As he moves, the friar raises and lowers a cross in his left hand and strikes his chest with his right, as if declaring “mea culpa.” He also lifts the cross to his lips and fixes his gaze steadily, perhaps at an observer at the opposite end of the table. He looks down at the cross, up at the observer, and begins to turn: “You let out half a breath,” the authors tell us, “but as his full body pivots on the table, feet in motion, head forward, his eyes slide left in their sockets to stay fixed on you!” Then he changes direction, staring at what might be another observer. There is no doubt about his seriousness; the impact on believers, in the half-light, would have been considerable.

. . .

In seeking to learn more about the friar’s provenance, Ms. King contacted Servus Gieben, a Dutch-born Franciscan who served as the director of the Franciscan Museum in Rome. In his correspondence with Ms. King, Gieben, who died in 2014, reaffirmed his theory that it may have been commissioned by Philip for his son Carlos. In 1562, at the age of 17, Carlos fell down a flight of stairs and so gravely injured his skull that he was not expected to survive (either the injury or the era’s “treatments”).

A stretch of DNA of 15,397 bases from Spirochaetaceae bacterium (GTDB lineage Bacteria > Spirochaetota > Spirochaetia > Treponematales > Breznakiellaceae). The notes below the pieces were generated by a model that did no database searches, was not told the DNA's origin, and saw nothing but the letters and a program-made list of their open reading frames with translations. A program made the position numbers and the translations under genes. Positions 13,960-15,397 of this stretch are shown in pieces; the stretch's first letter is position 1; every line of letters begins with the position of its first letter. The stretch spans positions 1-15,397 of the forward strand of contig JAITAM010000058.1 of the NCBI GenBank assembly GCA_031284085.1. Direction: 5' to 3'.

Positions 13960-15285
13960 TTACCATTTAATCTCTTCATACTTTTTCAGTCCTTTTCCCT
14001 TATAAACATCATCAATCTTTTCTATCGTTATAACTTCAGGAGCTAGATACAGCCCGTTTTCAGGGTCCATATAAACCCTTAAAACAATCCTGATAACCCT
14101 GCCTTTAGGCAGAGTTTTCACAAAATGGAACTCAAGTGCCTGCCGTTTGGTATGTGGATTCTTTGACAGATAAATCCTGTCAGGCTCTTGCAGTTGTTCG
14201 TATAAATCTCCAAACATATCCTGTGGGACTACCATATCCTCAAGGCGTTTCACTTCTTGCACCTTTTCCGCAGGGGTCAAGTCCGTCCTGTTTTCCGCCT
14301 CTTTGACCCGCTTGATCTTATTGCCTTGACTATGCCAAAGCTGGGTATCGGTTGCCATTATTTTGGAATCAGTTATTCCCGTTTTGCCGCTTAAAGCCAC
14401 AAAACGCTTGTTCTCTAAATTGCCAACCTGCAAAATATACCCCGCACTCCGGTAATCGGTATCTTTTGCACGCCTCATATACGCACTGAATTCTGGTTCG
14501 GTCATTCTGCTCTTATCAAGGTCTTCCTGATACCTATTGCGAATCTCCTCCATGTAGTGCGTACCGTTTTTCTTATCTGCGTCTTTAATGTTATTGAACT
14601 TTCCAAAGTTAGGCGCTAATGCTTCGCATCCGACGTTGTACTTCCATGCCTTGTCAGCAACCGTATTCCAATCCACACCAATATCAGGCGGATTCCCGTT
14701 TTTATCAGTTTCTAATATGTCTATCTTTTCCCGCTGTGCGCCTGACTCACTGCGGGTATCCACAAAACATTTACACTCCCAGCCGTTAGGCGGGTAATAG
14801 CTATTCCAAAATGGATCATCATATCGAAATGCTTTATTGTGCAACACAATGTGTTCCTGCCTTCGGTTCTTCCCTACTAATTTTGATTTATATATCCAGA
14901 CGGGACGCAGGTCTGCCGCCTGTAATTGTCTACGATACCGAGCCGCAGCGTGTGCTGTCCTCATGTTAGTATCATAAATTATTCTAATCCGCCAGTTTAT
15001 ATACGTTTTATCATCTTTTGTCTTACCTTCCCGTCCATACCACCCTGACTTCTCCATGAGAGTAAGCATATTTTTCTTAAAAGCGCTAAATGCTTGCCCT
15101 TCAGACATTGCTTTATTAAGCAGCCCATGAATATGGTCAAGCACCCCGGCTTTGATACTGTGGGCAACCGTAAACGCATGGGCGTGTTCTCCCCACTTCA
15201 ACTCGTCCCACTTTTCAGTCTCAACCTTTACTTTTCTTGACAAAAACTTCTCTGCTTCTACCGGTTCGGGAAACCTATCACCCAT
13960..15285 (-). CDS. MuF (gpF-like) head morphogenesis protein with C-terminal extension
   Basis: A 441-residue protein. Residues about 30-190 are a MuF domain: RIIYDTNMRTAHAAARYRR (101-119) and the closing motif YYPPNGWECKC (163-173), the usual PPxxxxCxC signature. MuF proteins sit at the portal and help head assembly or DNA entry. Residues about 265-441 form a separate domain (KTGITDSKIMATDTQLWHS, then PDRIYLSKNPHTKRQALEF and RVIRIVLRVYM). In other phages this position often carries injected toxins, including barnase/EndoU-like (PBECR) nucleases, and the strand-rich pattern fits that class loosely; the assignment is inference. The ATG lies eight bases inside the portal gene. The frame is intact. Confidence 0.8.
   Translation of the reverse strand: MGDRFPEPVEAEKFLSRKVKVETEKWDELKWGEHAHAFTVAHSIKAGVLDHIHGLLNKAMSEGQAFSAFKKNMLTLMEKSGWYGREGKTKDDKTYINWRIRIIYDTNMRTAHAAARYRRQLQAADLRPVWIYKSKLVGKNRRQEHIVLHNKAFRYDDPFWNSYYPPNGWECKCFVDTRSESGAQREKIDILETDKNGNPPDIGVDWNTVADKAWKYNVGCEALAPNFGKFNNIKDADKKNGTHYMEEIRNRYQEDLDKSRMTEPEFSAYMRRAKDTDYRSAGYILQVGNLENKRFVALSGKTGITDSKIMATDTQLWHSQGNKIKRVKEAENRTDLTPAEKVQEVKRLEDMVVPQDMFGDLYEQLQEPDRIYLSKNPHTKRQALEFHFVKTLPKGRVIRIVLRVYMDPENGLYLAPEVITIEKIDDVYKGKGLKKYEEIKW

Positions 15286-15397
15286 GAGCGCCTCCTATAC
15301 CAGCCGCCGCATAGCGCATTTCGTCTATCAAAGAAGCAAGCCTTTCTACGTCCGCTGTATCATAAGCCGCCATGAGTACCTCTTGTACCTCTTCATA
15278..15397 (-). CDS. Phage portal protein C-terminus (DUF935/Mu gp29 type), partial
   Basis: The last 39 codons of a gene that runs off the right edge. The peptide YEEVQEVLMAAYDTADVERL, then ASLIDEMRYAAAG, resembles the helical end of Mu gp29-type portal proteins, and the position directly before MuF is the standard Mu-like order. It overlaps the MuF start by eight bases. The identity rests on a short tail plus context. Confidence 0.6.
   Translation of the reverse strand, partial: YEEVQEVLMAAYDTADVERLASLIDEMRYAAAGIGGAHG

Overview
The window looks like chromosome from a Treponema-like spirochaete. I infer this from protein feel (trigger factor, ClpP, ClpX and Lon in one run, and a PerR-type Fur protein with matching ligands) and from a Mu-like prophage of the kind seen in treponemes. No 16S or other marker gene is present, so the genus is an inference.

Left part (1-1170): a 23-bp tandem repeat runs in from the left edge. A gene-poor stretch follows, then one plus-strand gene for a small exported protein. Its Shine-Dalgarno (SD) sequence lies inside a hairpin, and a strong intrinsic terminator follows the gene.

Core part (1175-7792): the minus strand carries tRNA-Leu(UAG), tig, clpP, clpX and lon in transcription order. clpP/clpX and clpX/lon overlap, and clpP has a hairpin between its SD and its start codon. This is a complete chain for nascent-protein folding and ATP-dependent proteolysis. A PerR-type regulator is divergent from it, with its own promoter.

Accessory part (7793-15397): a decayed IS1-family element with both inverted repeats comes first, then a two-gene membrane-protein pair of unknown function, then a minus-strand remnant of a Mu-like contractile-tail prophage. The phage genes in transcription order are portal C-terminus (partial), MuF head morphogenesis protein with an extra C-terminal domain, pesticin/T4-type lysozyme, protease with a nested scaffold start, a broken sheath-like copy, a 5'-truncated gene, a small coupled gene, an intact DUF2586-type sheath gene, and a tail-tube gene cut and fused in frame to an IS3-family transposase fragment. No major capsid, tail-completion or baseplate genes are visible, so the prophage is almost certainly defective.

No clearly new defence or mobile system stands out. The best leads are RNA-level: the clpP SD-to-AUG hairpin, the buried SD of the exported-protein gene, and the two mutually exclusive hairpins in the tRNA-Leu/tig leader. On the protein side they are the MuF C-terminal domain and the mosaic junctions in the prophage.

. . . The corpse of a Franciscan friar, Diego de Alcalá (ca. 1400-63), had remained free of decay after his death that it was thought to have healing powers. And behold: Once it was laid upon the dying prince, Carlos soon began to recover. Philip II spent 26 years petitioning four consecutive popes to recognize the miracle and declare Diego a saint. (He ultimately was, as the city of San Diego now affirms.)

Gieben suggested that the facial resemblance between the automaton and Diego was evident. And what better way, he thought, for Philip to honor Diego than by providing his often wayward son with an admonitory reminder in the form of the penitential friar himself, created by the most brilliant clockmaker in the empire. As Don Carlos was brought back to life, so an inanimate automaton would turn animate.